Tim and Lindsey
Miraflores Locks and the Great Panama Canal - Days 526-527
From learning fascinating facts of the construction of this critical Panama Canal to the excitement of seeing the Miraflores Locks in action.
Our original plan was to stay in South America for six months, so how comes we are now in Panama?
We discovered that our sons' friends, Will and Rosie, were here working. We were so near that we decided to come and visit. Plus a lovely lady Eve, from Seattle, who we met in South Africa, is now living in Nicaragua, so that's also on the agenda. We love going with the flow.
Day 526 equals flight, get to Airbnb, meet Eddie, our incredible 97 years old host, eat and meet Will and Rosie for much chatting, laughing and drinking. So delightful to see them and catch up on news.
Day 527 commenced with much chatting with Eddie, putting the world to rights and hearing snippets of his life. He spent a few terrible years in the Japanese concentration camps building the train lines. We do hear the most fascinating stories of people's lives.
We then met up with Will and Rosie at Miraflores Locks. First was the museum where we learned about the history of the Panama Canal and how it has changed the face of trade, politics, and economics by significantly reducing the journey connecting the Pacific and Atlantic oceans.
The French started to build the Panama Canal in the late 1800s, but due to the complexity of the project and tropical diseases killing many workers, they stopped.
Under Roosevelt, the United States took over. Through the engineering ingenuity of building locks and creating a vast artificial Lake, they were able to complete the construction of the Panama Canal. If you are interested in reading more, there is a fascinating article here: https://www.pancanal.com/eng/history/history/american.html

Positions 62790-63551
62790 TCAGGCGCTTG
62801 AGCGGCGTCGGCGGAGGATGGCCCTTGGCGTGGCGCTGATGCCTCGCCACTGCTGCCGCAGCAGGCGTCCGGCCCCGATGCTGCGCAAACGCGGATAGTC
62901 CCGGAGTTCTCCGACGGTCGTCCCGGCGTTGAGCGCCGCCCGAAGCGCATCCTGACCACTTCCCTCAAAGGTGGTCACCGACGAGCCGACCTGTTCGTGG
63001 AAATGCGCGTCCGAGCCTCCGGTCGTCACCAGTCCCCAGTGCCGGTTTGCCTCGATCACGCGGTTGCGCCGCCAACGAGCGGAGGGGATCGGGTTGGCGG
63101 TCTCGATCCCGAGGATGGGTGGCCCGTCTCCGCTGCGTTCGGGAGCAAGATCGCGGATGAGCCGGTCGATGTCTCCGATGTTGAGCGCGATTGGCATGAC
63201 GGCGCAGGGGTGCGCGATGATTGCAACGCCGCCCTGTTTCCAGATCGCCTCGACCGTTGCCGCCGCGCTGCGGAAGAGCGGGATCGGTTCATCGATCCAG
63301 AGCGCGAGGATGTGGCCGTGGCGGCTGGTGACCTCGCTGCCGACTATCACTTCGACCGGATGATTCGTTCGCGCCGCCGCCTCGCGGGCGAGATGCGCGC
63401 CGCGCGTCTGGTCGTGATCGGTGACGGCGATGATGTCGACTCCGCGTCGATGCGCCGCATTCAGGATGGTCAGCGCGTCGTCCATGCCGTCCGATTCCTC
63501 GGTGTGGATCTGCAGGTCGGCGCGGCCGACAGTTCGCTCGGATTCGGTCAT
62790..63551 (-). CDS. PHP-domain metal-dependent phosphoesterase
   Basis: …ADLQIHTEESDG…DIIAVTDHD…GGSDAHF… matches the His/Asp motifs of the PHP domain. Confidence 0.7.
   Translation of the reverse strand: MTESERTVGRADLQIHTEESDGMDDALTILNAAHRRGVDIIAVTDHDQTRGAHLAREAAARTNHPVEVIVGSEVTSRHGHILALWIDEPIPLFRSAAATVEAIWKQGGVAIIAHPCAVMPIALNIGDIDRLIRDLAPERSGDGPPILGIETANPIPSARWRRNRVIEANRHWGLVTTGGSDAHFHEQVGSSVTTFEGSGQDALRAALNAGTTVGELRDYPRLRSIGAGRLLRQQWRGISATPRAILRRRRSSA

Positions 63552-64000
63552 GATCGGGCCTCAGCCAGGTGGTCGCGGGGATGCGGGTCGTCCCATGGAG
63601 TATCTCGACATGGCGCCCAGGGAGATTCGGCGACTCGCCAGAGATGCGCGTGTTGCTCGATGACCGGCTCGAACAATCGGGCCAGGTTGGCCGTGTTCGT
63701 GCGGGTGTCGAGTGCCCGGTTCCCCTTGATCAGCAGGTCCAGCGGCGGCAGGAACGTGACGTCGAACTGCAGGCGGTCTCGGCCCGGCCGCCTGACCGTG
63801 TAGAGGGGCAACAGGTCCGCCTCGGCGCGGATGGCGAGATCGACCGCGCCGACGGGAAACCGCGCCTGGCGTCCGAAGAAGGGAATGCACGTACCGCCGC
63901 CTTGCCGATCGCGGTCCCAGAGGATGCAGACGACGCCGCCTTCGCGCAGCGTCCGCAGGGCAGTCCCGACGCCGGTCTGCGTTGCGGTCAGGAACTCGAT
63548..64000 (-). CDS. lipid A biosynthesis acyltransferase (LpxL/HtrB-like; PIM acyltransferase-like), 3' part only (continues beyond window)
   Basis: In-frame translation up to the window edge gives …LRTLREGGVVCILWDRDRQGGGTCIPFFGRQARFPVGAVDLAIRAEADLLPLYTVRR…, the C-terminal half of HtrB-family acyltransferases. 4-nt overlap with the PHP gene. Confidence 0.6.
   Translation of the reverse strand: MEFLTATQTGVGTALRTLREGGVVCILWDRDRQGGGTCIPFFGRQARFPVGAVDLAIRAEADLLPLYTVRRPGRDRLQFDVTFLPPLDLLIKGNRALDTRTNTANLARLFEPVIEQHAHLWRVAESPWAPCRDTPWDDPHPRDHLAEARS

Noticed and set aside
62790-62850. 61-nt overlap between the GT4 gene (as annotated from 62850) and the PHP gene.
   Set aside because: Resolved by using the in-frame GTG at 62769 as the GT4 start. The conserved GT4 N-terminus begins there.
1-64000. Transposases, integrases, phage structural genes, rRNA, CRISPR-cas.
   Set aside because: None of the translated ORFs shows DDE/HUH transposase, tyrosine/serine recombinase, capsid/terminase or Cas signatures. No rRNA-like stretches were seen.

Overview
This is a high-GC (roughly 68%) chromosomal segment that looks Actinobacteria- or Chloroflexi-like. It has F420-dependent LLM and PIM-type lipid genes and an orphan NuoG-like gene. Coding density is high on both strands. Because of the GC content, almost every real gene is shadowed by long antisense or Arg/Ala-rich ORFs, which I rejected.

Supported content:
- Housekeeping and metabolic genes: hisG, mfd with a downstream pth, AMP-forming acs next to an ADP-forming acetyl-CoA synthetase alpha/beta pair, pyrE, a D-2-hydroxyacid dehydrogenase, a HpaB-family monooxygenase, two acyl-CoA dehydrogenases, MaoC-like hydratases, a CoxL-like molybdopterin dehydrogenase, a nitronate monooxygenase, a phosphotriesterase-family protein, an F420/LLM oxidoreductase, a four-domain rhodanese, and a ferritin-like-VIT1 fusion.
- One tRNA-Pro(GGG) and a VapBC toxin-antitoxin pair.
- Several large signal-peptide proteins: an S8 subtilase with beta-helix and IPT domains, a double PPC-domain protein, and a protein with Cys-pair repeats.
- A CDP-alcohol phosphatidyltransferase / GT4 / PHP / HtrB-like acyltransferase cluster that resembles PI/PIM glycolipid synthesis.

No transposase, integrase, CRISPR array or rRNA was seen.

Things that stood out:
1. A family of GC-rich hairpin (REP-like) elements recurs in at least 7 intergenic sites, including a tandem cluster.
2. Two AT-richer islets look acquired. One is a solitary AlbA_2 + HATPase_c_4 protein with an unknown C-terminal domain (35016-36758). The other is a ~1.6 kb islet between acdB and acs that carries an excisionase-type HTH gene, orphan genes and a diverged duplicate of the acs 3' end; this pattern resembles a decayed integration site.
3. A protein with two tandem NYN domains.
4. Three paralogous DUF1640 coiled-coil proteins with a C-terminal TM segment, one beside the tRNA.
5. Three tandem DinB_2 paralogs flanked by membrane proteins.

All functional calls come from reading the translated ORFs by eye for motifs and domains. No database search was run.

It's funny, I was never interested in history, however since our travels I am curious to find out more. How and why did Panama become independent from Colombia? USA President Roosevelt played a big part in this, all so that North America could benefit from connection of the oceans.
The USA got their way and controlled 5 miles either side of the canal until the 1977 Torrijos–Carter Treaty when there was a period of joint American–Panamanian control. In 1999, at last, the channel was taken over by the Panamanian government. Enough said.
We learned many facts as we wandered around the museum; my favorite was that Richard Halliburton paid the lowest toll of 36 cents when he swam the 80km length of the Panama Canal in 1928.
We also stood on a machine to check out the percentage of water we had in our body. We had to type in our age and gender. I'm not sure that the result was correct, we were both at 78% which seems rather high for our age!
Time to see if any ships were coming through the canal. At first, there was just one massive cargo ship slowly sailing through the new canal that was completed in 2016. This ship probably paid between $500,000 and $800,000 for the convenience of using this passageway.
At last, there was action on the two locks near us. One lock had two passenger ships and a yacht tied up together with a large cargo ship behind them. On the nearest lock was another yacht between two catamarans and a massive blue cargo ship piled high with containers coming up the rear.
It was so exciting to see the locks open, the water being transferred and the sailing vessels moving through the canal. Not only the passengers but also the crew members were waving at us. I'm not too sure who was excited the most!
Afterward, the four of us took a taxi to the old part of Panama City, Casco Viejo, for a late lunch and sat chatting for ages. What a delightful couple Will and Rosie are; a pleasure spending time with them.